In the United States, the world’s largest terminal market, social commerce is gradually entering consumers’ lives.
However, such developments are not limited to social platforms. As we said before, consumers’ time is not only spent on e-commerce but also on social media, games, and other apps and websites.
A study by Deloitte pointed out that as many as 36% of consumers are very eager to purchase customized products, and one in five consumers is willing to pay an extra 20% for personalized products. With the robust development of technologies such as additive manufacturing, the Internet of Things, and industrial automation that support mass customization, e-commerce is going to completely change its face.
For consumer goods, many companies like Nike, Apple, etc., already provide personalized services for their products on e-commerce websites. In the future, with the reduction in cost, companies will further provide deeper personalization, such as scanning consumer’s feet through an App, and making a pair of shoes that best fit their size and shape based on the data.
In packaged foods, especially those that prioritize health, more and more companies are investing in developing foods that are completely customized to the consumer’s physical condition. With the prevalence of health data sharing, further maturation of automation technology, and more research and testing of personalized diets, this trend will change the face of food e-commerce.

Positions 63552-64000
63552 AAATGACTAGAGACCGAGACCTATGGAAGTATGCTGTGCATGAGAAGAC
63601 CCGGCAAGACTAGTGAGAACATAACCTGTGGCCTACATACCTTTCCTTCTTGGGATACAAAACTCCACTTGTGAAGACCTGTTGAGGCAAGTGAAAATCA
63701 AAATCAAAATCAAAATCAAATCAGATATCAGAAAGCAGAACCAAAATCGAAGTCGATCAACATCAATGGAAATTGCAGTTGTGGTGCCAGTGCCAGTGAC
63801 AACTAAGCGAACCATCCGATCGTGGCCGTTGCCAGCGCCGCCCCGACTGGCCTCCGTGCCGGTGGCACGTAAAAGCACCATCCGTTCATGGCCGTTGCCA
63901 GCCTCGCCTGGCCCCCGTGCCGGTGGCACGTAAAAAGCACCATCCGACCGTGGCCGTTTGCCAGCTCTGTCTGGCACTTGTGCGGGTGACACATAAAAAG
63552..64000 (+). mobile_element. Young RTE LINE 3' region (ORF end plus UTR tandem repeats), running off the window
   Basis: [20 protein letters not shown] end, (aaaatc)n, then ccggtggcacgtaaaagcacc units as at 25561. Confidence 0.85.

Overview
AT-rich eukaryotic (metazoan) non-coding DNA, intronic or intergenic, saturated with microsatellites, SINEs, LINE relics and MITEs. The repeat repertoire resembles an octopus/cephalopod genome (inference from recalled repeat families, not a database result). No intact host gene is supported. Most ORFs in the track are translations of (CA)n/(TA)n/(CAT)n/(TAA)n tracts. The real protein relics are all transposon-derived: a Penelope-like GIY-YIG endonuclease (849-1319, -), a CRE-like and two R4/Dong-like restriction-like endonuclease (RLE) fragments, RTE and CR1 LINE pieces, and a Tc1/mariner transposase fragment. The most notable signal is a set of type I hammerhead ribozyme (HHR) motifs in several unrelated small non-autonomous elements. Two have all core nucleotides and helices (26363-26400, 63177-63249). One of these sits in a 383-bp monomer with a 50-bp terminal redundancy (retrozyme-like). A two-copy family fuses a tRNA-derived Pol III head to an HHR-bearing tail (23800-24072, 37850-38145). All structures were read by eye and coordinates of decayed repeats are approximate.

The application of the subscription-based consumption model in the e-commerce field is not a new concept. Ordering magazines through the internet or the Dollar Shave Club began to implement corresponding measures very early and achieved great success. However, even more than a decade later, we hardly subscribe for goods that consumers generally buy regularly and in fixed quantities, like toilet paper. The main reason behind this is that consumers lack sufficient motivation to adopt subscriptions. This is due to the prevalence of retail, the convenience provided by e-commerce itself, and many consumers enjoying so-called freedom of choice.
But this situation is changing. With the continuous development of product personalization, membership systems, and the integration of brands and consumer life, subscriptions will become a norm in many consumer goods categories.
The combination of brands with more consumer life, as mentioned before, is very obvious in the Internet of Things. For example, HP Instant Ink’s ink subscription is a benchmark case in the industry that combines IoT and subscription.
Like ink, many consumables, when combined with IoT applications and direct ordering through mobile apps, can support consumers to have a better usage and after-sales experience.
With the threshold of AI applications getting lower and lower, coupled with the maturity of artificial intelligence technology at all levels of e-commerce. Such as back-end supply-demand matching, warehouse automation, inventory management, optimal logistics route determination, supply chain management, and demand forecasting; as well as front-end AI-based product recommendation mechanisms, pricing, chatbots, personalized marketing, personalized experience, and analysis of customer journeys to mine insights, etc.
The application of AI technology in the field of e-commerce is not only optimizing the existing foundation but also changing the entire operation model of e-commerce, enabling the development of new business models.
We track the e-commerce development of various countries, including their online penetration, platform development, and local retail trends.